The Landscape of Fear”
Other vulnerable species are ground-nesting sea birds, for which the security of islands and rocky

outcrops are no protection against the semi-aquatic mink. On arrival in a colony mink will behave like ‘a kid in a candy store’ and take as many as 100 chicks per night, with no sense of forward planning or restraint. Indirect consequences follow, as birds leave their nests – in fear or to protect their young by attacking predators – and the chicks or eggs succumb to the cold or neglect. The very presence of fear can have further negative effects on the predated population.

Over-sized, Over-sexed and Over here”
A notable impact of resource competition has been on the European mink, which is now limited to Estonia and the Pyrenees, as the American mink is sufficiently well equipped to out-compete.

American European
1310.2 g v. 976.6 g
size of female = size of male
litter of 6 v. litter of 2.5

The American mink is voracious and adaptable, and its European cousin is unable to keep up.

Another measure of its success lies in the competition with polecats and otters. When these species were declining in the 1920s-50s, mink expanded into their vacated niches, on both land and water.

Horrible – but Interesting

American mink are semi-aquatic BUT …

  • They are small, with a large surface area, and so loose heat quickly
  • Their fur is neither buoyant nor insulative
  • Their propulsion is inefficient – they swim like dogs rather than otters
  • Their paws have little webbing (more than polecats, but less than otters)
  • They have poor eyesight, especially underwater.

Is swimming innate and instinctive? It seems the young have to be taught, as indicated by trials on captive mink. Other tests suggest mink will work harder to get to water than even to obtain food! And mink spend much of their time in the water, diving for food.

Diving Behaviour

How do we study diving animals? It has been difficult until now. Research has focussed onterrestrial behaviour, which is more readily observable and can be indicated by footprints, scat and camera traps. For wild mink only ‘surface events’ have been traceable in the water, and underwater behaviour monitored only in captivity. Joanna’s research was the first monitoring of mink diving in the wild. Indeed, the only previous study of mammals was one of the platypus in Australia. Since then there have been studies of water rats and beavers as new data-logging technology becomes available. Devices small enough to be attached to mink can measure time spans, temperatures, pressure and acceleration.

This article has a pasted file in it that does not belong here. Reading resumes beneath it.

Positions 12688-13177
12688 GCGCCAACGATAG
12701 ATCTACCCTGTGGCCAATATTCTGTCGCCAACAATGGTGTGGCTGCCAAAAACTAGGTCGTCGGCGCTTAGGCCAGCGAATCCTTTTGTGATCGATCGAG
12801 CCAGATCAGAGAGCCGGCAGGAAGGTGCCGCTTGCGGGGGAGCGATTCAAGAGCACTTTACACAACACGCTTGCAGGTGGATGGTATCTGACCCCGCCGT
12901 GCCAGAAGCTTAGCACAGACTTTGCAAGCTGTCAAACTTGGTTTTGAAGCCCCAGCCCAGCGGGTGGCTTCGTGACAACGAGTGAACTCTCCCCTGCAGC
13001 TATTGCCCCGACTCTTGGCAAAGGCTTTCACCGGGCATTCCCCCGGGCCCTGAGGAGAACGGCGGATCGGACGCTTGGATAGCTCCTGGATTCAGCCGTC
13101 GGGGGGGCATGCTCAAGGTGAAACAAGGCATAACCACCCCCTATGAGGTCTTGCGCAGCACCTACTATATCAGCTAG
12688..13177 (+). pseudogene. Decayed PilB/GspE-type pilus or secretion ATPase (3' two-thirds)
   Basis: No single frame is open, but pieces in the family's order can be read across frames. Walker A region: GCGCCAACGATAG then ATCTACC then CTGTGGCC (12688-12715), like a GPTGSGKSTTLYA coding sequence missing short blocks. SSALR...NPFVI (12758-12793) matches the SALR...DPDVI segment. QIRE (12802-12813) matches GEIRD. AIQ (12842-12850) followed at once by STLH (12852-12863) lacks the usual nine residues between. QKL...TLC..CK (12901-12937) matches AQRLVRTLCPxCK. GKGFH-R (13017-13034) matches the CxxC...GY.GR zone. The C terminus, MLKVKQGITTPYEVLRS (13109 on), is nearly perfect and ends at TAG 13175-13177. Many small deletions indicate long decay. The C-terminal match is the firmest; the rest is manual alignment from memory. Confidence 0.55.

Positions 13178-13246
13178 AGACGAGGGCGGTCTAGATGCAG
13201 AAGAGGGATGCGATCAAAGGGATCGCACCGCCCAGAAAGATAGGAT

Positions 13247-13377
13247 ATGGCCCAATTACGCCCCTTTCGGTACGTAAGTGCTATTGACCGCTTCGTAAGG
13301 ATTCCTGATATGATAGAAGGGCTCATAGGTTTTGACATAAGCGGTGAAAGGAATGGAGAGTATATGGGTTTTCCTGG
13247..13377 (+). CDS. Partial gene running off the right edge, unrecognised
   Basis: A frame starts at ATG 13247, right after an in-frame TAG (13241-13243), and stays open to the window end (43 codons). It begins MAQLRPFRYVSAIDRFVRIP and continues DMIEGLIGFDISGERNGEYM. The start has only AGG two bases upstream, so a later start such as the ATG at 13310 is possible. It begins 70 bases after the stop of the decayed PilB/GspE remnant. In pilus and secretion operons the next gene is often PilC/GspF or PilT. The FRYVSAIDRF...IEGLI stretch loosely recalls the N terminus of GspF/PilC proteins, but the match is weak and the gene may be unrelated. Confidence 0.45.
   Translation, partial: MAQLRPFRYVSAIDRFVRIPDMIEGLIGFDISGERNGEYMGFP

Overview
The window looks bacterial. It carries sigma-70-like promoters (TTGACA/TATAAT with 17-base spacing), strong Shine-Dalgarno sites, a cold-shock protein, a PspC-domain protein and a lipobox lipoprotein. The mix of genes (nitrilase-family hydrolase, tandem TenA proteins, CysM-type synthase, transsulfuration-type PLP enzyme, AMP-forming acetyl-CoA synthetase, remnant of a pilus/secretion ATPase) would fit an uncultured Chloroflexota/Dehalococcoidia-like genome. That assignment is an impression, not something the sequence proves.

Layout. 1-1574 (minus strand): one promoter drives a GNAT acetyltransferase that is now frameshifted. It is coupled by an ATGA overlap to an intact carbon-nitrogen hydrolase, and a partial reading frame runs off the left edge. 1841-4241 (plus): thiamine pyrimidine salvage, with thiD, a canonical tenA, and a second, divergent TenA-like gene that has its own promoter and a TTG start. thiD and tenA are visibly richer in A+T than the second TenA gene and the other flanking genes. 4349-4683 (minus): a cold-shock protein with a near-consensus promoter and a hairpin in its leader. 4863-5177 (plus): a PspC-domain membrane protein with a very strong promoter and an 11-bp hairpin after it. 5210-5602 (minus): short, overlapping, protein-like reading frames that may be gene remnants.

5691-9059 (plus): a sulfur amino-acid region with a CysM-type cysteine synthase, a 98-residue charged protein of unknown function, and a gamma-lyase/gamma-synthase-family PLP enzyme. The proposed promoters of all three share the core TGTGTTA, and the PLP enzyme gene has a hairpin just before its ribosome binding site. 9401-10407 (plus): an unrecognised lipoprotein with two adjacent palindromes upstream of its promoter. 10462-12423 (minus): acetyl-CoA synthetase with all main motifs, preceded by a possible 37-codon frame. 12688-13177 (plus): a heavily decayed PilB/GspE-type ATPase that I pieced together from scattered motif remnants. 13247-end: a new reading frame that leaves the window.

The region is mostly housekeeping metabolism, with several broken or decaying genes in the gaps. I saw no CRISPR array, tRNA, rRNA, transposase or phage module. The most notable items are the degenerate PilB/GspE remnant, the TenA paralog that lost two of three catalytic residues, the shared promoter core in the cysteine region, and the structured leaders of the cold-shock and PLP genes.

Such data logging was first developed in the 1950s, weighing as much as 1.5 kg, based on ‘egg timer’ technology and recording output on paper. The first devices were used on Weddell seals. They were accurate to about 20 m and therefore only useful for extensive depths at sea. Now devices are digital, weigh 1g and are accurate to 3 cm, so may be used effectively in the shallow water of British rivers.

Monitoring Programme
Joanna’s project monitored 16 distinct animals on the rivers Thames and Cherwell in Oxfordshire, generating 20 datasets, with a mix of males (six) and females. The programme was conducted over three seasons, spring being excepted on animal welfare grounds.

The method made use of mink rafts, by which an enticing ‘home’ or tunnel was placed on a floating platform away from the bank. Pliable clay would be spread on the base of the raft to receive the impression of foot prints should a mink investigate the tunnel. With the presence of mink thus established, the tunnel would be fitted with a trap and bait, and, if caught, the mink fitted with a collar and data-logger.

Quantitative Results
The collective results of the study indicated great variety in depth and duration, with a total range of 1 to 189 dives per day, with the greatest individual range between 5 and 143. It became notable that the smaller females were the more energetic divers, performing over 100 dives per day (as explained below). The time spent diving wasn’t long: a total of just 38.4 minutes per day on average, with 57.9 seconds the maximum individual dive-length recorded. Median depth times varied between 7.4 and 18.0 seconds.

(Previous studies had suggested even shorter times.) Diving was undertaken throughout the year, not just in summer as had been postulated, and 83% of dives took place in daylight – presumably in consequence of minks’ poor eyesight. The maximum depth of around 3 m was more an indication of river depth than diving ability.

Dive Clustering
The pattern of surfacing suggested that dives were clustered in bouts of activity and so was analysed according to the Hidden Markov Model (HMM). Three types of diving frequency were identified:

  • A “cluster” of multiple dives
  • Loosely aggregated: an “activity session”
  • Single or terminal dives

Temperature and Persistence
Mink experience a temperature range of 5-35 oC, in which temperature falls during activity. The body cools in water, and warms through when basking on the bank; it is typically 35 oC when sleeping, in the 20s when on land, and drops when diving. It is noticeable that dive effort is higher in females; female ‘persistence’ may extend to performing 80 dives in a row. Is this because they are excellent divers, or ineffective hunters who have to repeat dives to eat?

Either way, the smaller the mink the greater the persistence and this may be expressed as a negative relationship between temperature and bodyweight. Persistence is greater during the day, when temperatures are higher, and become more concentrated the shorter the day. That said, mink tend to be inactive 80% of the time, spending only 50 minutes or so in the water per day. Males are more nocturnal – perhaps, because of their size, they are less afraid of meeting otters?

Competition with Otters

Behaviour has altered over time, with the evidence of scat declining since the otter’s resurgence in the 1990. However, if other evidence such as footprints is taken into account, it appears that mink remain, but are no longer deliberately marking their territory. Otters are bigger, and may weigh 8 kg, so while the feisty mink might be prepared to fight, it wouldn’t,